BEREA, Ohio — From his press box seat, Browns offensive coordinator Norv Turner thought it was obvious quarterback Jason Campbell had been struck in the helmet by Pittsburgh’s William Gay.
Thousands of fans thought so, too.
None of that mattered.
Referee Terry McAulay didn’t see it, and Turner believes that should never be the case.
“You’d just like someone to come in and help him make that call,” Turner said Friday. “The way it’s being emphasized by the league, it should never be missed, and the ones that they’ve made mistakes on is where they’ve gone too far. So this one obviously they didn’t go far enough.”
Campbell sustained a concussion from Gay’s blind-side hit, which crumpled the QB and caused him to fumble. On his way down, Campbell’s head banged off the frozen turf, and as he lay on his back at midfield, the ball was scooped up by Pittsburgh’s Will Allen and returned 49 yards to set up a touchdown for the Steelers. Gay was not penalized.
The play swung the game, and perhaps Cleveland’s season as Campbell, who is following the NFL’s protocol on head injuries, will miss Sunday’s game against Jacksonville.
Gay was assessed a $15,750 fine on Friday for “unnecessary roughness.” According to a league spokesman, Gay was punished because he “unnecessarily delivered a forcible blow to his opponent’s head and neck area.”
Too little, too late for the Browns.
While the fine on Gay is an indirect acknowledgment by the league that the officials missed the call, it does nothing for the Browns (4-7), who were beaten, 27-11, by the Steelers and had their playoff hopes severely damaged.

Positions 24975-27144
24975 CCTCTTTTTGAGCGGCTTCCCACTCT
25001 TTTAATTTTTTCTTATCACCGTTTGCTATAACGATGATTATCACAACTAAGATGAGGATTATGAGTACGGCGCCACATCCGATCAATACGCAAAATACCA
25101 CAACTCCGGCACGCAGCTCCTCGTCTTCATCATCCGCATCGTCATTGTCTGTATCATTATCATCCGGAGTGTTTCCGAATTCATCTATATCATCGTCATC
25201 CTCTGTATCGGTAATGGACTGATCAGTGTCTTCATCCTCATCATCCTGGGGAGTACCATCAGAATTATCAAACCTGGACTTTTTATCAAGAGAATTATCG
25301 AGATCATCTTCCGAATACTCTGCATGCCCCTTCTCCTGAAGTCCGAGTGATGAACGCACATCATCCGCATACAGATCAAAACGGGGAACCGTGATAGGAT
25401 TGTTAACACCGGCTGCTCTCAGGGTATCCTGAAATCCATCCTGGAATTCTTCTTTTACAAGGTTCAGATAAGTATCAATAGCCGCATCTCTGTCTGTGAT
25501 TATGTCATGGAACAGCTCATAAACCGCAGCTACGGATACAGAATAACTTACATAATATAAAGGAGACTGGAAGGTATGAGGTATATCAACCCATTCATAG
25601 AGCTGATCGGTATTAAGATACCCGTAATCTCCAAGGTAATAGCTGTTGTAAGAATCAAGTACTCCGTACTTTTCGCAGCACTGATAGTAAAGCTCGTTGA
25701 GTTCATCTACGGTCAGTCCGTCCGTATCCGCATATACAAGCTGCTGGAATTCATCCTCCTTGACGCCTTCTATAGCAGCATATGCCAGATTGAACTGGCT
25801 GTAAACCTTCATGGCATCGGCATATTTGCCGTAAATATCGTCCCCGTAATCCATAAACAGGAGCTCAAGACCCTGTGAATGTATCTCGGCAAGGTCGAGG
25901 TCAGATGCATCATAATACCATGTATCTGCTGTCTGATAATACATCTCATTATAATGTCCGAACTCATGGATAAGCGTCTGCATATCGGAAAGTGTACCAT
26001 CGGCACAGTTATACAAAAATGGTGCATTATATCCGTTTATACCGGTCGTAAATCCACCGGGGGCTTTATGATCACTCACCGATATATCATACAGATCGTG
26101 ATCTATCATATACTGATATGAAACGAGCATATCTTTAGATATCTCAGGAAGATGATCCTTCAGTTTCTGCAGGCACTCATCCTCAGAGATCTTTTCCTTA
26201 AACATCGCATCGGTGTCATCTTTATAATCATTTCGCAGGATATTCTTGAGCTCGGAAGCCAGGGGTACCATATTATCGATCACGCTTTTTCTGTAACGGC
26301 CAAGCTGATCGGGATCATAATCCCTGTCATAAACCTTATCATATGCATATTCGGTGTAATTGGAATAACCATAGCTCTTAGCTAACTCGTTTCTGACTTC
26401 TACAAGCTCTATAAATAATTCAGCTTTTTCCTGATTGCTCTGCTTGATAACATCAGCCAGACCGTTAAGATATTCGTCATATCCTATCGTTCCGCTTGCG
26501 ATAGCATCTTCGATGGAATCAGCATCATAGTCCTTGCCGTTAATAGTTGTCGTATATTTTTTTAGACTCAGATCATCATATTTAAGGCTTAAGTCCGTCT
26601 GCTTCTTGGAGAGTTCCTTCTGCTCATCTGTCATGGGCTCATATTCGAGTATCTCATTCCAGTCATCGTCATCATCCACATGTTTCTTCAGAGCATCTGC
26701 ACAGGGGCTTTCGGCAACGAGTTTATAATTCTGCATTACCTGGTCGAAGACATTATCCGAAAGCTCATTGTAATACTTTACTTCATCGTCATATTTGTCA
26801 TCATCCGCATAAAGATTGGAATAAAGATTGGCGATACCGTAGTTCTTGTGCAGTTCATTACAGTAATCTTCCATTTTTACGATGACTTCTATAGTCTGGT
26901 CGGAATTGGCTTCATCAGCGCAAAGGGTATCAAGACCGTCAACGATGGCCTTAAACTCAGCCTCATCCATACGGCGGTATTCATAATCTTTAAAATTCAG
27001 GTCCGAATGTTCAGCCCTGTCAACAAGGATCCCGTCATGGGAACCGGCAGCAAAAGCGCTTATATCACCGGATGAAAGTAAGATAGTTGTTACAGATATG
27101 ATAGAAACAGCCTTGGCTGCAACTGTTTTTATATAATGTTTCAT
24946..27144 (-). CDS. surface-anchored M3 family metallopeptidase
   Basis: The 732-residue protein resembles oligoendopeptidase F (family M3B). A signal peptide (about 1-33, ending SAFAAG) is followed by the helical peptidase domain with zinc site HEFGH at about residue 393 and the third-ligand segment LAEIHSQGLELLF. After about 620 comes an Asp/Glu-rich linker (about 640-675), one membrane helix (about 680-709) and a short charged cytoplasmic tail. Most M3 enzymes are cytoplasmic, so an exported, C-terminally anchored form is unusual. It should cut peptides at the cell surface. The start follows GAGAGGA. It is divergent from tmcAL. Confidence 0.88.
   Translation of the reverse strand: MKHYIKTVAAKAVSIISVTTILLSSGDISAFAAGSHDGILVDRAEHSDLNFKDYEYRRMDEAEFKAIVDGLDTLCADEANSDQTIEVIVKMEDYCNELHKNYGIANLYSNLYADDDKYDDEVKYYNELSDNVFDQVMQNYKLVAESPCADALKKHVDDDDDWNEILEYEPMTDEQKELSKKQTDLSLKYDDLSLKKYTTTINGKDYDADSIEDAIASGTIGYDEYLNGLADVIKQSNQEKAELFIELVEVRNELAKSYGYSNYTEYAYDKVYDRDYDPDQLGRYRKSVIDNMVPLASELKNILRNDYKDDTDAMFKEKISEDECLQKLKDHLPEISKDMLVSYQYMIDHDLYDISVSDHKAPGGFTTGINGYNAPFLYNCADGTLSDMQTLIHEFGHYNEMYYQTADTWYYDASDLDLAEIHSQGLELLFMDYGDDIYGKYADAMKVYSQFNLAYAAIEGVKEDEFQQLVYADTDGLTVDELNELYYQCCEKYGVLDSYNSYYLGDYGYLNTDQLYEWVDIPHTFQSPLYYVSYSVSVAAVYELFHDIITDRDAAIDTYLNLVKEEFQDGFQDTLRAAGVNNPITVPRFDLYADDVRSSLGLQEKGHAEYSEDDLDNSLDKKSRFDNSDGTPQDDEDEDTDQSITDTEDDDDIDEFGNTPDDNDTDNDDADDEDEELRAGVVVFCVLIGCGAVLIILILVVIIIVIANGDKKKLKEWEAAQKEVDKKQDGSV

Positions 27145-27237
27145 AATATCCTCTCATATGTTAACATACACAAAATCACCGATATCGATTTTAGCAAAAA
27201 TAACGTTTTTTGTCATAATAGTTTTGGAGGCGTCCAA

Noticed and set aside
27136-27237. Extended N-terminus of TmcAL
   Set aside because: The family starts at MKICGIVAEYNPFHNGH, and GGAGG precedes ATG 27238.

With the emphasis on head injuries and player protection, Browns Pro Bowl tackle Joe Thomas would favor a tweak to the instant-replay system to include hits to the helmet.
“I know there’s two officials that sit in the booth and are watching the game, and it would be nice to have them be able to review those type of plays,” Thomas said. “They’re turning out to be as big of a momentum swing, as big of a play in the game, as a turnover or a touchdown, and those are automatic because the NFL has said those plays are so important that we need to automatically review them.
“But a potential 15-yard penalty or a fumble returned for almost a touchdown, that’s a humongous play in the game.”
Browns coach Rob Chudzinksi argued for a penalty during the game, but was told Campbell was hit in the shoulder.
Turner, an NFL head coach for 15 seasons and in the league since 1985, said his initial reaction was that Campbell had been hit in the head, and every replay confirmed his instincts.
“I thought he got hit in the face mask right from the beginning,” Turner said, “and then obviously you see the replay and it’s really easy to see from all the angles except the one that the referee had — he’s standing behind.”
If Gay had been penalized, the Browns, trailing by 13-3 at the time, would have had a first down at Pittsburgh’s 24. Instead, after the sack, fumble and return, the Steelers had the ball at the Browns 4 and scored on the following play.
Around the league
• Dallas Cowboys running back Lance Dunbar is expected to miss the rest of the season with a knee injury sustained in a Thanksgiving win over Oakland. The Cowboys reported on their website Friday that Dunbar will have surgery for an injury to the joint in his left knee. He ran for a career-high 82 yards Thursday.
• Adrian Peterson returned to Minnesota Vikings’ practice on Friday and is probable for Sunday’s game against the Chicago Bears. Peterson, second in the league with 997 yards rushing, has been limited for three weeks with a groin injury and missed two days of practice earlier this week.